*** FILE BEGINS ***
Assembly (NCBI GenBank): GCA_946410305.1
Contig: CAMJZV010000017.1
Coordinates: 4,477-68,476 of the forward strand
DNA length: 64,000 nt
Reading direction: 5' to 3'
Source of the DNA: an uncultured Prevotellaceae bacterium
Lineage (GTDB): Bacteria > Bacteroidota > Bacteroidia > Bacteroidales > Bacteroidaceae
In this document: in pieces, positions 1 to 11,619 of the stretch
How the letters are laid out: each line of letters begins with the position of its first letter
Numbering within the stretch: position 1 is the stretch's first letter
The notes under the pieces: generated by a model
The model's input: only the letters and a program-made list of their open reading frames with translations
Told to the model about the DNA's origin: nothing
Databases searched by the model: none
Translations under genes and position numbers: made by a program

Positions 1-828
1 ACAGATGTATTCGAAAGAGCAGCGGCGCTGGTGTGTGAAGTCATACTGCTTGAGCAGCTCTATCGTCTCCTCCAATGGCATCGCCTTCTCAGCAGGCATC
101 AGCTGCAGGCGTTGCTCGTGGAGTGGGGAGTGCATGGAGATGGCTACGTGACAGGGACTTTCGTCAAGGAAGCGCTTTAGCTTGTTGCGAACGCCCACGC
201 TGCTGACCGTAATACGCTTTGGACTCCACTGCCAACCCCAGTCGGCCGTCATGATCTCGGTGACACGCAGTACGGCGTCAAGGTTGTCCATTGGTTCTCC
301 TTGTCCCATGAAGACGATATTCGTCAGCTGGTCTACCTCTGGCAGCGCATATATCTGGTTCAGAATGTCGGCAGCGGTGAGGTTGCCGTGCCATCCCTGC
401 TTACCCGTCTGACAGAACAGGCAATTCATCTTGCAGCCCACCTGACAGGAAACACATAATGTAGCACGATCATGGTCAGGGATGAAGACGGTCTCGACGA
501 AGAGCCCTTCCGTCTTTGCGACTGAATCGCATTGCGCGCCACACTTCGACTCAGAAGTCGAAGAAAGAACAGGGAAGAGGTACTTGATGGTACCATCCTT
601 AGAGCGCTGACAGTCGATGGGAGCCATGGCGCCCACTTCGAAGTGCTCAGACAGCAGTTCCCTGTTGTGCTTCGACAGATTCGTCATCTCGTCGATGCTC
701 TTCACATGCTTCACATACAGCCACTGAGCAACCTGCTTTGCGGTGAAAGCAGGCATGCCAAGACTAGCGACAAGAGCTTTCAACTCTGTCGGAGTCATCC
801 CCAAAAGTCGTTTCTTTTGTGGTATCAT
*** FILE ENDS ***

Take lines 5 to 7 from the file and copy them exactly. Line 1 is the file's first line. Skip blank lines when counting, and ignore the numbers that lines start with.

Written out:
Reading direction: 5' to 3'
Source of the DNA: an uncultured Prevotellaceae bacterium
Lineage (GTDB): Bacteria > Bacteroidota > Bacteroidia > Bacteroidales > Bacteroidaceae